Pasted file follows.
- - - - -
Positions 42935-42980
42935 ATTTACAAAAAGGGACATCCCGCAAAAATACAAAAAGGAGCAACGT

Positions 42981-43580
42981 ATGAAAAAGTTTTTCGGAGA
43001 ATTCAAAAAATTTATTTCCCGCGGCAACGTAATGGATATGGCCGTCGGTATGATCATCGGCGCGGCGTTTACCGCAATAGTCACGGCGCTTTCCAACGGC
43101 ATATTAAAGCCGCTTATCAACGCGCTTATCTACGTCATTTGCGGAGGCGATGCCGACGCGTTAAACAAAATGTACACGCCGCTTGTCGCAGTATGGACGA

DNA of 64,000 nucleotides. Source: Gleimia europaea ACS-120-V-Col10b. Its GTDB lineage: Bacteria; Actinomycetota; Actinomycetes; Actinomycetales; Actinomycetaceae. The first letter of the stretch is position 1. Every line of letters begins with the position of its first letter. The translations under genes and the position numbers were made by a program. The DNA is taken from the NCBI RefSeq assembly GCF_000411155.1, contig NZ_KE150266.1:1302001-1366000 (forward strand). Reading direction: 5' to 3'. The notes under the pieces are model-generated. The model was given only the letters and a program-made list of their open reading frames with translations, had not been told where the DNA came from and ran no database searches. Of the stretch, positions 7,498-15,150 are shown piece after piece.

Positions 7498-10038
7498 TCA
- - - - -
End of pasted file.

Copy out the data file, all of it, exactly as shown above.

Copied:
Positions 42935-42980
42935 ATTTACAAAAAGGGACATCCCGCAAAAATACAAAAAGGAGCAACGT

Positions 42981-43580
42981 ATGAAAAAGTTTTTCGGAGA
43001 ATTCAAAAAATTTATTTCCCGCGGCAACGTAATGGATATGGCCGTCGGTATGATCATCGGCGCGGCGTTTACCGCAATAGTCACGGCGCTTTCCAACGGC
43101 ATATTAAAGCCGCTTATCAACGCGCTTATCTACGTCATTTGCGGAGGCGATGCCGACGCGTTAAACAAAATGTACACGCCGCTTGTCGCAGTATGGACGA

DNA of 64,000 nucleotides. Source: Gleimia europaea ACS-120-V-Col10b. Its GTDB lineage: Bacteria; Actinomycetota; Actinomycetes; Actinomycetales; Actinomycetaceae. The first letter of the stretch is position 1. Every line of letters begins with the position of its first letter. The translations under genes and the position numbers were made by a program. The DNA is taken from the NCBI RefSeq assembly GCF_000411155.1, contig NZ_KE150266.1:1302001-1366000 (forward strand). Reading direction: 5' to 3'. The notes under the pieces are model-generated. The model was given only the letters and a program-made list of their open reading frames with translations, had not been told where the DNA came from and ran no database searches. Of the stretch, positions 7,498-15,150 are shown piece after piece.

Positions 7498-10038
7498 TCA